And we, too, can hold onto that truth this Easter Day. The war in Ukraine makes us wonder how God could allow such evil? Where is God? It just causes further grief and obstacles for out faith. Sickness or deaths of loved ones can make us feel this way. The divisions in our country, the violence of our city, any of the obstacles in our lives, they can be obstructions to our faith, just as an empty tomb was to Mary.
But Easter declares that there is another evidence we can’t see and that is the invisible hand of God at work. Right now! We just have yet to experience it, but we will.
But how do we have such experiences? How do we encounter such a hope, and experience a Risen Christ who turns life around for us?
2 That is a second observation I want to make. Mary had her experience while carrying out an act of devotion. The other Gospels tell us that the reason Mary was at the tomb was to anoint Jesus’ body, something she didn’t have time to do when he was buried. She was there as an act of worship. This is important. Jesus didn’t meet her at home. He didn’t meet her while doing the laundry or going to a friend’s house. He met her at the tomb where she had gone to carry out one last act of devotion—worship.
Now, certainly God can show up anywhere. God can meet us anywhere. But something Mary’s story might have to offer us is that performing our acts of worship even when they come in the midst of disappointment with God, not believing in or expecting God to show up, but just being present, can be the place where God meets us.
My administrative assistant, Marsha Thompson, is an example. Marsha grew up in the church. Her grandfather was a pastor. Many years ago she and her husband Lann joined St. Luke’s, but over time they fell out of the habit, and got away from church. And in 2012, Marsha felt something was missing, that the faith that had once been important in her life was not there. So she and Lann came on Easter Sunday. She said they got here late and ended up being ushered to the front row in front of the baptismal font, because that’s what happens when you get here late!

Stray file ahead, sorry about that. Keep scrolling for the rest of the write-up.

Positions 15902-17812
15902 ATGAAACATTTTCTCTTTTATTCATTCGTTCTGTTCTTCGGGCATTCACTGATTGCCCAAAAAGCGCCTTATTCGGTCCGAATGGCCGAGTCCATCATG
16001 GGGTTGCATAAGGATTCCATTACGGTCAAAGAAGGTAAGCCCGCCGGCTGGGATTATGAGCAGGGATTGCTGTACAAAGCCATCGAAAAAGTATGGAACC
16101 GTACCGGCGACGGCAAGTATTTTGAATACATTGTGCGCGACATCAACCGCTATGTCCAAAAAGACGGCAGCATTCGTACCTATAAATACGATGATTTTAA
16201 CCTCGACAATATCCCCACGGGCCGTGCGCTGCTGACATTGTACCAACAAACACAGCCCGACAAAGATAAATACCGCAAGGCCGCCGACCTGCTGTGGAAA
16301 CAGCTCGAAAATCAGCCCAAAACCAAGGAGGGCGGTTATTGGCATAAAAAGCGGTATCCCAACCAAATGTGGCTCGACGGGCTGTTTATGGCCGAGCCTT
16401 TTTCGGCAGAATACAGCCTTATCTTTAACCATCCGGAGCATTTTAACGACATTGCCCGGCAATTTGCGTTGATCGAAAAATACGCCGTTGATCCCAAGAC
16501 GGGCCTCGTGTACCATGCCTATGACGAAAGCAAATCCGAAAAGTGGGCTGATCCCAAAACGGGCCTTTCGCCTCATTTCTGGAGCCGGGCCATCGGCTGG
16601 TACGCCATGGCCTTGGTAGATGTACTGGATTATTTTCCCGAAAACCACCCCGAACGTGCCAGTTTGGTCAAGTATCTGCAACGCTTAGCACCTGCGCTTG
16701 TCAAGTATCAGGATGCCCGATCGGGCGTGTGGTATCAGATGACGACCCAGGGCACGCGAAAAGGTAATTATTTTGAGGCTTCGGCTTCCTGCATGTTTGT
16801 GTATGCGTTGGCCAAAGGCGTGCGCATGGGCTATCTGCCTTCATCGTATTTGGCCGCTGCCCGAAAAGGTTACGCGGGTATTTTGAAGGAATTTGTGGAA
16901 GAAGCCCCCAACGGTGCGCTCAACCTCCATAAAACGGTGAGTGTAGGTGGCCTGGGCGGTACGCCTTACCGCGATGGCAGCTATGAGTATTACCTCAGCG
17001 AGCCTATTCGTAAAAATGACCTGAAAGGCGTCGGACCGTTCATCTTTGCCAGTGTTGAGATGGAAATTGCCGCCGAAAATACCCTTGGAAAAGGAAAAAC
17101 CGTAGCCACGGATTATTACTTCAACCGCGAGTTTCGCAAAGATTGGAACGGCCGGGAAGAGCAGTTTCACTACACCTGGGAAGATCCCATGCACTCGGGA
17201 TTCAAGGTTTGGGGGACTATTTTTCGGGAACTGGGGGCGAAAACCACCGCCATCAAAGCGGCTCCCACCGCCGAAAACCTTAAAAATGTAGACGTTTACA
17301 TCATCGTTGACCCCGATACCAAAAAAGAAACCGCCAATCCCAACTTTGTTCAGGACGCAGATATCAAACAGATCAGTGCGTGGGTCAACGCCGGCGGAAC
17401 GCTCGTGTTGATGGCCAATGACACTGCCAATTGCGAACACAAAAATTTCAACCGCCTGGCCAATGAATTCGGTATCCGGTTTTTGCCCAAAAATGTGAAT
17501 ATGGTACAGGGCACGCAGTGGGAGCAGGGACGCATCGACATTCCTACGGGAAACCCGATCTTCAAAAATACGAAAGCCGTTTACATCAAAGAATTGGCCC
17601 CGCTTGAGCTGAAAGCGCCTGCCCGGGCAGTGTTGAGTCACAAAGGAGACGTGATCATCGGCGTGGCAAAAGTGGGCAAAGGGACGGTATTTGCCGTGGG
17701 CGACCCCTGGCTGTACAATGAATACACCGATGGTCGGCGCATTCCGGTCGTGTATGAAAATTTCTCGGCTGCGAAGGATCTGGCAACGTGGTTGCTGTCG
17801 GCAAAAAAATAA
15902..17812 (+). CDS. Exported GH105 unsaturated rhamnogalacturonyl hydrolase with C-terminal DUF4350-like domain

And that morning she heard something that made her say, “I need to get back in church.” So she did. She started attending regularly. She joined a Disciple Bible Study class my wife, Susan, was leading. About a year later she saw an ad in the bulletin for administrative assistant to the senior pastor and applied and she’s been in the office next to me ever since! Her life has become an offering of hope everyday.
So take heed those of you sitting in the front row!
Is that your story today? Have you gotten away from your faith? Maybe nothing bad has happened, you’ve just fell out of the habit, but you also feel that something is missing? Maybe this Easter morning is the day to recommitment yourself.
Maybe you are in Mary’s shoes…
Tim Keller quotes a NYT columnist who knew popular stars before they became popular (Sylvester Stallone, Julia Roberts). A lot come to NY to make it big. Many believe fame is what will give them all they want but then they get it and the things that haunted their souls before was still there. Their fame, their answer to their prayer, didn’t solve it all and the columnist says, “Nothing changed, they were still them.” (ortberg sermon April 2019)